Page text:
If you struggle to understand Cockney, Brummie, Geordie and Scouse, then stand by for an even bigger challenge.
It’s called Jafaican and, slowly but surely, it is infiltrating the English language.
The multicultural hybrid, based on Jamaican but with undertones of West African and Indian, is not a totally new concept, of course. Ali G has been delivering his comic routines in his own colourful variant of it for some years.
But linguistic experts say it is becoming so common in the inner cities that it is beginning to eclipse traditional accents.
In some London boroughs, for instance, it has taken over from Cockney, the prevailing accent for generations, as inner-city white youths pick up the speech patterns of their black and Asian classmates. More than four out of ten London residents are now from ethnic minority backgrounds.
The Jafaican name, conveying the idea of ‘fake Jamaican’, was coined on the streets rather than in the research rooms. The academics prefer ‘multicultural English’. But the message is constant.
“People are beginning to sound the same regardless of their colour or ethnic background,” said Sue Fox, of London University’s Queen Mary College, who is studying the phenomenon.
She ruled out suggestions that the language is simply the result of white youngsters trying to be cool.
“It’s not about that at all,” she said.
“It seems more likely that young people have been growing up in London exposed to a mixture of second-language English and local London English and that this new variety has emerged from that mix.”
Miss Fox and co-researchers from Lancaster University are analysing the speech patterns of dozens of teenagers at colleges in inner and outer London.
Youngsters have been interviewed and observed talking to their friends over a ten-month period.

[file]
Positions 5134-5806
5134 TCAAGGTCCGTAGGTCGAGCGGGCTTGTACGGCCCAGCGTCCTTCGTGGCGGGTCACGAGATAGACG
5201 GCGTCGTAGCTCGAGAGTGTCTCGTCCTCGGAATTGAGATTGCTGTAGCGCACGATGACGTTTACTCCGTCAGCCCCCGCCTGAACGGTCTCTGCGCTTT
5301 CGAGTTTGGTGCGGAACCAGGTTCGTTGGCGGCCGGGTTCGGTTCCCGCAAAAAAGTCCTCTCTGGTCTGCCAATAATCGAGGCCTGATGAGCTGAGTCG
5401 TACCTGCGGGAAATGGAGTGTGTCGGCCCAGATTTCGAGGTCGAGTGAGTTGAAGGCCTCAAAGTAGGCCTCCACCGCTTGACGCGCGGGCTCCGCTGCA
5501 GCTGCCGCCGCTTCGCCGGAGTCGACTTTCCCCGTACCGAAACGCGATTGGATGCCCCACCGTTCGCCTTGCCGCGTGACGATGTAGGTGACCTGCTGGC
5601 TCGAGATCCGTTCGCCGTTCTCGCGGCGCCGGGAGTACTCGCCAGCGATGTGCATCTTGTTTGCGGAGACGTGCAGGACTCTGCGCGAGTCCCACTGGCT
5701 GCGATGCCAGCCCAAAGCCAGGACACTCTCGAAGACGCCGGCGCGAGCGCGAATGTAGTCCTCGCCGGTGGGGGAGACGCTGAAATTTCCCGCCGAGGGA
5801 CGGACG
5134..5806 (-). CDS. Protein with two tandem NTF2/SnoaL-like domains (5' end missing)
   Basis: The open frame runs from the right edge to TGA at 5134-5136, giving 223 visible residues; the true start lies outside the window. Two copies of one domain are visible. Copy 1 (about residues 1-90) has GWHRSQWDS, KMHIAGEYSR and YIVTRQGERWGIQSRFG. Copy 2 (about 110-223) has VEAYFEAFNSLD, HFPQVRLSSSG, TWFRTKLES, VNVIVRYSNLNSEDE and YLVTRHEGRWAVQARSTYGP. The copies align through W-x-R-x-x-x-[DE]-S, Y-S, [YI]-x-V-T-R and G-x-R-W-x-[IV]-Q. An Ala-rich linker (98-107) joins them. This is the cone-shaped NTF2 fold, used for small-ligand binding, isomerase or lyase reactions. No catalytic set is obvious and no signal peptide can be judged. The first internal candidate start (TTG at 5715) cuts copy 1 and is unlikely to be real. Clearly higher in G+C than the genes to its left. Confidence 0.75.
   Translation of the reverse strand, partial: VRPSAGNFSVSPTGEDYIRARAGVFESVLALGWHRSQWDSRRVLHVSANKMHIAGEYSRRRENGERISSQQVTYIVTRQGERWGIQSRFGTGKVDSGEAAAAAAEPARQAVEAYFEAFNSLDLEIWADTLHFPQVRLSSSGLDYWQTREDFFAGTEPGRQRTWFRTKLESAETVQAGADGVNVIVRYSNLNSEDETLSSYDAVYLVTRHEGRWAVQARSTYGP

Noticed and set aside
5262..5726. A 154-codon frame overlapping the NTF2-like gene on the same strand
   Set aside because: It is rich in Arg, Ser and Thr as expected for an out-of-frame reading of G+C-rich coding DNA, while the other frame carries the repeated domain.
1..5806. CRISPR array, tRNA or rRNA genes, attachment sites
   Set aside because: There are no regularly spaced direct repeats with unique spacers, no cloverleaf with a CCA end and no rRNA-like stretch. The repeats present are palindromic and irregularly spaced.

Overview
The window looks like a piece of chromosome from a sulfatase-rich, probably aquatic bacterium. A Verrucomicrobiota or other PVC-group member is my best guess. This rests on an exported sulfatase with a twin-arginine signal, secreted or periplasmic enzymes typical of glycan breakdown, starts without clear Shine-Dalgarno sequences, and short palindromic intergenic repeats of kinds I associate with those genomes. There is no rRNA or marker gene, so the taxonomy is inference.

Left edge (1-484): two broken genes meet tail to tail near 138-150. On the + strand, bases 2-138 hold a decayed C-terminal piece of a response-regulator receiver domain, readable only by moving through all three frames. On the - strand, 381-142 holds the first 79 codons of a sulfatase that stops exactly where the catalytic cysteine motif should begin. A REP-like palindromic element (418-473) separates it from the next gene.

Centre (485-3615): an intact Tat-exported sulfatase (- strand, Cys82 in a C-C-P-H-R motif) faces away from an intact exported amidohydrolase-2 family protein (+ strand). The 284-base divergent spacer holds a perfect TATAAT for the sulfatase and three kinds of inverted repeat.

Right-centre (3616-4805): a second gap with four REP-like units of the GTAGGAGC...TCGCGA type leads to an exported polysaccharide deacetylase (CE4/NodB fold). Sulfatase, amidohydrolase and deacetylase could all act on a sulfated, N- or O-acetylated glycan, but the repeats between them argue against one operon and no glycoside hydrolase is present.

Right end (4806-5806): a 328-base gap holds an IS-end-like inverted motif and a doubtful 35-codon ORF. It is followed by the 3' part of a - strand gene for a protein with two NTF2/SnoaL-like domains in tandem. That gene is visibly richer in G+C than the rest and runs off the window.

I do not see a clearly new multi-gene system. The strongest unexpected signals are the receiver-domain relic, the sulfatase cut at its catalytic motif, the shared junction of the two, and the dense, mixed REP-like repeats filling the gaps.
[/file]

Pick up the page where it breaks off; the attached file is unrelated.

What has emerged is a distinctive inner-London patois which borrows heavily from Jamaican creole, lifting some words unchanged.
But it has been influenced by other speech patterns, mainly Bangladeshi and West African, with a little South American and Arab thrown in.
An analysis of vowel sounds has shown the traditional long Cockney vowels are becoming shorter. The word ‘face’ sounds like ‘fice’ in cockney but more like ‘fehs’ in Jafaican.
“Our sample includes teenagers with West Indian, South American, Arab, West African and London backgrounds,” said Miss Fox.
“In London in the post-war years lots of white working-class Cockney families moved out to satellite towns such as Basildon and Harlow. In their place, we have got this huge mix of different ethnic groups.”
While the study is currently focussed on London, Miss Fox believes a similar pattern will be emerging in other cities.
In Bristol recently, police used Ali G-style patois on placards warning young people to curb their antisocial behaviour. They insisted they were merely reflecting the language of target groups.